4. The case in Kunhunni Menon v. Sankaran Valia Raja Avergal (1917) 7 L W 574 is distinguishable from the facts of the Present case. In that case there was no eviction by the owner having paramount title. If a tenant attorns to a third person, though he has true title, that would not protect him against a suit of the landlord in ejectment. It is unnecessary to discuss the cases cited by Mr. Seshagiri Sastri for the respondent, such as Hill v. Saunders 107 ER 1157, Matthey v. Curling (1922) 2 AC 180 and Doe v. Barton 113 E R 432. In Ram v. Pramatha (1921) 35 C LJ 146 it was held that it Was open to the tenant to prove a subsequent cesser of landlord's title by ouster by the holder of a title paramount and to attorn to the latter without actually going out of possession. The eviction by the true owner or the owner of the paramount title puts an end to the tenancy and if the tenant attorns to the true owner he does not do so as a tenant of the landlord who let him into possession but accepts a new tenancy from the true owner. It does not matter in cases of this kind that the true owner is the Government. A tenant is not entitled to set up the title of the third person even though the title is that of the Government. But he is entitled to plead that he was evicted by the true owner whether the true owner be the Government or a private person and that after such eviction he attorned to the true owner. In such a case the landlord who let him into possession cannot rely upon the law of estoppel as contained in Section 116 of the Indian Evidence Act as preventing his former tenant from pleading a jus tertii in a third person. The defendants in this case were evicted by the Government from the plaint land before the date of the suit and the acceptance of patta by them was after the eviction and therefore the plaintiff cannot succeed against the defendants unless he is able to make out a title against the Government. The Secretary of State is not a party to the suit and there is no finding that the plaintiff has a better title than the Government, whereas the evidence seems to point the other way.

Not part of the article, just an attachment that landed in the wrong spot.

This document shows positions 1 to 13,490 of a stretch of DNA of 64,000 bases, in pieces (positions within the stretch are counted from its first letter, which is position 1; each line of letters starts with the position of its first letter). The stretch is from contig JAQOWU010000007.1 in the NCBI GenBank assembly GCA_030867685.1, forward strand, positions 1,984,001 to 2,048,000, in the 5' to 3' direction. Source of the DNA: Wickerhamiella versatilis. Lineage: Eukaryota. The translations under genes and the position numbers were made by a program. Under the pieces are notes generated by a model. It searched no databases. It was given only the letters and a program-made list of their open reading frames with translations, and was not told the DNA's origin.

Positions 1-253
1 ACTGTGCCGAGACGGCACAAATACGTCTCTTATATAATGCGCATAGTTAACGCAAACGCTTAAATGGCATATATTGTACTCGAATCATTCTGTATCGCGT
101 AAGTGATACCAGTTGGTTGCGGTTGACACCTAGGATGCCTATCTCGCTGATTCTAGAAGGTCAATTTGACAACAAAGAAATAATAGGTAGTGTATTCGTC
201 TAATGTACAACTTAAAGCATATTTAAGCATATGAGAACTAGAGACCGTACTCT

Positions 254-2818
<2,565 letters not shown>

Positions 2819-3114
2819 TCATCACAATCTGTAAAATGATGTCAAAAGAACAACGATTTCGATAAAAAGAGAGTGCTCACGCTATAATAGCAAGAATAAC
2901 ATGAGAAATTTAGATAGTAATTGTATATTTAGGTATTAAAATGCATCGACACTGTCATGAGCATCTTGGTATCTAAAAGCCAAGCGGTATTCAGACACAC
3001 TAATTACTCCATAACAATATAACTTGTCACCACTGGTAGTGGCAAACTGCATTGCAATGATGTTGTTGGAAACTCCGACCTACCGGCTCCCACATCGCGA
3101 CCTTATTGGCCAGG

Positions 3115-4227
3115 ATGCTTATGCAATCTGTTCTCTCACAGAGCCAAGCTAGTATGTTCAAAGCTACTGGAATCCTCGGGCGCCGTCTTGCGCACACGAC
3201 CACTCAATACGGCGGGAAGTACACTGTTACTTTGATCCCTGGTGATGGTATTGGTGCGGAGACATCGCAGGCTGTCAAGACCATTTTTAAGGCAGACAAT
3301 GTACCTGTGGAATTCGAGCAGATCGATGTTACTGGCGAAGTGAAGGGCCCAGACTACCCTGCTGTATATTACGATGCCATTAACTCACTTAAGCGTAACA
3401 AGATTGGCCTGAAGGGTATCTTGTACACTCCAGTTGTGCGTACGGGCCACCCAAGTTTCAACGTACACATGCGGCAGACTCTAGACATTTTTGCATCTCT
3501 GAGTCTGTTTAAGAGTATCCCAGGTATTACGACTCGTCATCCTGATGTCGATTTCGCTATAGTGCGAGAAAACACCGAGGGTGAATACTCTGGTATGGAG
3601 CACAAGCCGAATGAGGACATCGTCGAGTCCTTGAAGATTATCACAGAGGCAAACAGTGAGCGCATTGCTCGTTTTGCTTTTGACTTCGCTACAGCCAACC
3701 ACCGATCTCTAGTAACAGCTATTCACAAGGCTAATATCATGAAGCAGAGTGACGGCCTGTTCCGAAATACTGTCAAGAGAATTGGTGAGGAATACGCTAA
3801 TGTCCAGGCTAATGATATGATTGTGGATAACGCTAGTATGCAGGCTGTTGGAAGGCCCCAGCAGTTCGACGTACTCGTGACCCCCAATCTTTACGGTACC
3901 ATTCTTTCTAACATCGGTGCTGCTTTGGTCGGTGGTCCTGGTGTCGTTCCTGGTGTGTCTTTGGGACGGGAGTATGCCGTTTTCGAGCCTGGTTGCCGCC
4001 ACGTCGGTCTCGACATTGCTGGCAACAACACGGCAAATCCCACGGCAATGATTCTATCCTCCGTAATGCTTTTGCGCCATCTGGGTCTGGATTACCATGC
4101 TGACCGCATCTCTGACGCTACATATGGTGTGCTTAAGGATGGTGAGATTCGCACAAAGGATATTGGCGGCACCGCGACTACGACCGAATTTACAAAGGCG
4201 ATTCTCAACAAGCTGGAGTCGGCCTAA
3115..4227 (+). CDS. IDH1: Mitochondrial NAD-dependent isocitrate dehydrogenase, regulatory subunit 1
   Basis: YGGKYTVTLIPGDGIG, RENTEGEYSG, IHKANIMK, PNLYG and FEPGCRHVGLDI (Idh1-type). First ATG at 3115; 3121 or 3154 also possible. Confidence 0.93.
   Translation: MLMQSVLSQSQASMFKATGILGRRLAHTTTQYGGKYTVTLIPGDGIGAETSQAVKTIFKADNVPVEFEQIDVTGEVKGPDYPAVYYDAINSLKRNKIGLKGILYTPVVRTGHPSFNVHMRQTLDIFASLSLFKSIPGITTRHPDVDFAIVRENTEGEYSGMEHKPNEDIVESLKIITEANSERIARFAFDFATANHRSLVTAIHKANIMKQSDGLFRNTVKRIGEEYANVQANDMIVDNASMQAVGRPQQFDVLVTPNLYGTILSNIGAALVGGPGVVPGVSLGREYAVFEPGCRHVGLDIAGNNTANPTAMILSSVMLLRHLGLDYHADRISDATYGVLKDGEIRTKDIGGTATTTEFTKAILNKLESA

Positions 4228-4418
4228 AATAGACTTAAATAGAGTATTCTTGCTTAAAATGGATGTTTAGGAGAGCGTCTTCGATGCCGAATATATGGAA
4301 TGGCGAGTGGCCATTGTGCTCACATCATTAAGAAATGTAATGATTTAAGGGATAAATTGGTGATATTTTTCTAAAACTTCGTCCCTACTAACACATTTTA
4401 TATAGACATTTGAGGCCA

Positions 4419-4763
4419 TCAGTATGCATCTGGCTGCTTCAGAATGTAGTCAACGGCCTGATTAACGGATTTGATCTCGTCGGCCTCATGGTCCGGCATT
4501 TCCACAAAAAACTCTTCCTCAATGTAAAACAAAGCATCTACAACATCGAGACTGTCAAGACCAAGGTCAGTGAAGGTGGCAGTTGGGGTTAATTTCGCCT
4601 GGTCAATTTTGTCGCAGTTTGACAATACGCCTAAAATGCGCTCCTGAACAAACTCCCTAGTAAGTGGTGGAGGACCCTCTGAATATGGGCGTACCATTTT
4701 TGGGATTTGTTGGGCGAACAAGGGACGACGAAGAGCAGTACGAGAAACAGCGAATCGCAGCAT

5. In the result the Letters Patent Appeal is dismissed with costs.